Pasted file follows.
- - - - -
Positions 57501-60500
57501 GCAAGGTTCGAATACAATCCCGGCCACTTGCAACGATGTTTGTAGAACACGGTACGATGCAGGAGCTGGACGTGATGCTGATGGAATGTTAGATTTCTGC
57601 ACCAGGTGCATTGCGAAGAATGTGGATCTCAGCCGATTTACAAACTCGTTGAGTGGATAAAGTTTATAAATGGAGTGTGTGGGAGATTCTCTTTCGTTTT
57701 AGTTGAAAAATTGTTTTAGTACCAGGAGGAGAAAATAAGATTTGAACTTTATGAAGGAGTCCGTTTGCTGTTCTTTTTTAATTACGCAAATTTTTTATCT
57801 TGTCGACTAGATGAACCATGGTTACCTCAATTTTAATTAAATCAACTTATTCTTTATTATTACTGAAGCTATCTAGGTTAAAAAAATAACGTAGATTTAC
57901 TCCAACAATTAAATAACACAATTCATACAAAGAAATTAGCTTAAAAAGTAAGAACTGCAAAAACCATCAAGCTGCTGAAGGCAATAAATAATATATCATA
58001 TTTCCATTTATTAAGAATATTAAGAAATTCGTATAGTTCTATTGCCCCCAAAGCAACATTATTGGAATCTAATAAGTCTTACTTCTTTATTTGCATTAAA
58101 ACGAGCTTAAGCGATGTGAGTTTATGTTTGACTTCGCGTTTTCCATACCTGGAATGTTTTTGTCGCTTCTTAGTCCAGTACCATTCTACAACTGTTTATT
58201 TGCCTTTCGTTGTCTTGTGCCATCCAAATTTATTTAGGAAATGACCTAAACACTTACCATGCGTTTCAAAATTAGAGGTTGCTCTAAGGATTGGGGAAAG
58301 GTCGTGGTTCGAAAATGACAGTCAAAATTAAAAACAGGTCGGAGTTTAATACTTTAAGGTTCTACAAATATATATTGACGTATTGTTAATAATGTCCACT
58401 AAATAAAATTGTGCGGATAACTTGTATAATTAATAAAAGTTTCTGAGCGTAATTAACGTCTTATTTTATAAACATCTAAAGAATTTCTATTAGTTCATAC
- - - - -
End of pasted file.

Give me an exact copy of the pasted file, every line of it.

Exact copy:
Positions 57501-60500
57501 GCAAGGTTCGAATACAATCCCGGCCACTTGCAACGATGTTTGTAGAACACGGTACGATGCAGGAGCTGGACGTGATGCTGATGGAATGTTAGATTTCTGC
57601 ACCAGGTGCATTGCGAAGAATGTGGATCTCAGCCGATTTACAAACTCGTTGAGTGGATAAAGTTTATAAATGGAGTGTGTGGGAGATTCTCTTTCGTTTT
57701 AGTTGAAAAATTGTTTTAGTACCAGGAGGAGAAAATAAGATTTGAACTTTATGAAGGAGTCCGTTTGCTGTTCTTTTTTAATTACGCAAATTTTTTATCT
57801 TGTCGACTAGATGAACCATGGTTACCTCAATTTTAATTAAATCAACTTATTCTTTATTATTACTGAAGCTATCTAGGTTAAAAAAATAACGTAGATTTAC
57901 TCCAACAATTAAATAACACAATTCATACAAAGAAATTAGCTTAAAAAGTAAGAACTGCAAAAACCATCAAGCTGCTGAAGGCAATAAATAATATATCATA
58001 TTTCCATTTATTAAGAATATTAAGAAATTCGTATAGTTCTATTGCCCCCAAAGCAACATTATTGGAATCTAATAAGTCTTACTTCTTTATTTGCATTAAA
58101 ACGAGCTTAAGCGATGTGAGTTTATGTTTGACTTCGCGTTTTCCATACCTGGAATGTTTTTGTCGCTTCTTAGTCCAGTACCATTCTACAACTGTTTATT
58201 TGCCTTTCGTTGTCTTGTGCCATCCAAATTTATTTAGGAAATGACCTAAACACTTACCATGCGTTTCAAAATTAGAGGTTGCTCTAAGGATTGGGGAAAG
58301 GTCGTGGTTCGAAAATGACAGTCAAAATTAAAAACAGGTCGGAGTTTAATACTTTAAGGTTCTACAAATATATATTGACGTATTGTTAATAATGTCCACT
58401 AAATAAAATTGTGCGGATAACTTGTATAATTAATAAAAGTTTCTGAGCGTAATTAACGTCTTATTTTATAAACATCTAAAGAATTTCTATTAGTTCATAC